Lead: A potential customer who has interacted with a brand and shared personal information, like an email address
Lead generation: The practice of collecting a potential customer’s email address
Lifetime ROAS: The result of multiplying the number of new customers by the total LTV and dividing the result by the ad spend
Lifetime value (LTV): The average revenue generated by customers over a certain period of time
Line chart: A chart in which individual data points for a changing variable are connected with a continuous line
Linear attribution: Assigns equal credit to each touchpoint along the customer journey
Link Building – Link building is the methodology of influencing external websites to position a hyperlink back to your website. Link building is considered to be one of the most effective ways to grow your organic visibility along with on-site content creation.
Link Juice: A slang term used in SEO to describe the value of links pointing to another site.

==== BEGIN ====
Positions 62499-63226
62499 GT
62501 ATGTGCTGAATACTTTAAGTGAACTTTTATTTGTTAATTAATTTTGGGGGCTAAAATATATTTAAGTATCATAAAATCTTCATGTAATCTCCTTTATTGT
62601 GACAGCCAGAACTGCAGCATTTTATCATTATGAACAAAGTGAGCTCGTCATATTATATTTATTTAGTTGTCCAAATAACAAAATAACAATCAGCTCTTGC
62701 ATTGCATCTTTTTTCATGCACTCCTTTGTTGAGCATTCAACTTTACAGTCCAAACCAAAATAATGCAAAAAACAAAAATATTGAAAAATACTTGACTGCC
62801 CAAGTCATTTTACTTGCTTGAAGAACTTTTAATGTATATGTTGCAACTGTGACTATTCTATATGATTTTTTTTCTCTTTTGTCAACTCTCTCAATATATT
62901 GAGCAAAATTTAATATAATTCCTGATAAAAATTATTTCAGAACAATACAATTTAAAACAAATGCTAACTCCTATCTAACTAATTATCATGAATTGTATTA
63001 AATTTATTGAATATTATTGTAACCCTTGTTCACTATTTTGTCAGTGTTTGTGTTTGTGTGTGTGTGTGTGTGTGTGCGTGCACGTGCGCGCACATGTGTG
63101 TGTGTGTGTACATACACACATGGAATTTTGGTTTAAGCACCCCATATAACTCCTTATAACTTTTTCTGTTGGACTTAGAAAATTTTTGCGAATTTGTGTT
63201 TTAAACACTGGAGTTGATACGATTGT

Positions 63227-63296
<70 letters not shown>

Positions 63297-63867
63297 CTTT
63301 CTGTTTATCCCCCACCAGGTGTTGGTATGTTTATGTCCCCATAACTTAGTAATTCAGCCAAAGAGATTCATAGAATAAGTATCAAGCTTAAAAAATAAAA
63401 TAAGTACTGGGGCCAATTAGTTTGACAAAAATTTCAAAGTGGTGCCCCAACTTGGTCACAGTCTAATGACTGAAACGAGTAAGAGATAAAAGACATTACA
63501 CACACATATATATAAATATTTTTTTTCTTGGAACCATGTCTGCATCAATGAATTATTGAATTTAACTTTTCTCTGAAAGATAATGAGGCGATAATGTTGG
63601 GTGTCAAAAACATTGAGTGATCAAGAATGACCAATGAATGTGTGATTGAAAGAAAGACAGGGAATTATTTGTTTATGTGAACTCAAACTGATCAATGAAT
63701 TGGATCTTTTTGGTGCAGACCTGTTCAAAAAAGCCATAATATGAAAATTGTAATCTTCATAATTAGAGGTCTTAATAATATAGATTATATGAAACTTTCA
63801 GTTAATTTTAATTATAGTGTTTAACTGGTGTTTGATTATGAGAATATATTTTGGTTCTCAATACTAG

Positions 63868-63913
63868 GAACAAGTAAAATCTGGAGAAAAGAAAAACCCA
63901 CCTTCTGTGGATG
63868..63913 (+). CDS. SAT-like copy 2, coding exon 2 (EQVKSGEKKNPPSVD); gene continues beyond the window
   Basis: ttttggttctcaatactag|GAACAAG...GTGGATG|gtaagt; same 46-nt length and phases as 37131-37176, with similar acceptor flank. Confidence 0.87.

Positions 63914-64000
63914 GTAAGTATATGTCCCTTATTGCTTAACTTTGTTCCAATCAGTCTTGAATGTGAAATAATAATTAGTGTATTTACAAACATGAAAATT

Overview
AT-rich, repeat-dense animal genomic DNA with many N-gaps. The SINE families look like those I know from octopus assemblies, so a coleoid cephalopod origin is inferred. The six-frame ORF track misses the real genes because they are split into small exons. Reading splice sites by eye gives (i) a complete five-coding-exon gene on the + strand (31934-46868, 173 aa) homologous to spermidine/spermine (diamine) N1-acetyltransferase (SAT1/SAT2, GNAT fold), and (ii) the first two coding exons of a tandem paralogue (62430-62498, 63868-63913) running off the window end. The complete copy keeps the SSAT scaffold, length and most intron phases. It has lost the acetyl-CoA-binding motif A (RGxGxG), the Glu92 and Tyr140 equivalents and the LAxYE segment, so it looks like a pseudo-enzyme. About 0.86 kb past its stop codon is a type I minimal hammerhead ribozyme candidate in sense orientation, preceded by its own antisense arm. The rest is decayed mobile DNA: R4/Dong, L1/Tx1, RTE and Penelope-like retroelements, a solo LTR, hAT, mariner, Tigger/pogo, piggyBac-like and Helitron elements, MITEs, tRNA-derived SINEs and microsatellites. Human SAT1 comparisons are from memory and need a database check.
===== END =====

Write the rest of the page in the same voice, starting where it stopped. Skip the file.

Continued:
Link Equity/Link Juice – Link equity, or “link juice”, is a term which describes the authority a link can pass from one page to another. The authority can be passed through both internal links (from the same website) and external links (from another website). PageRank was Google’s original algorithm which took link equity and the overall link graph into consideration when ranking websites for users. However, there are now multiple other factors which also affect page rankings.
List growth rate: The rate at which an email subscriber list grows
List-based remarketing: Uses lists of existing customers or visitors who have provided their email address and shows specific ads to them
Live chat: A customer service technology that allows customers to communicate in real time with a business representative
Live View: A feature in Shopify that provides a real-time view of an e-commerce store’s activity as it happens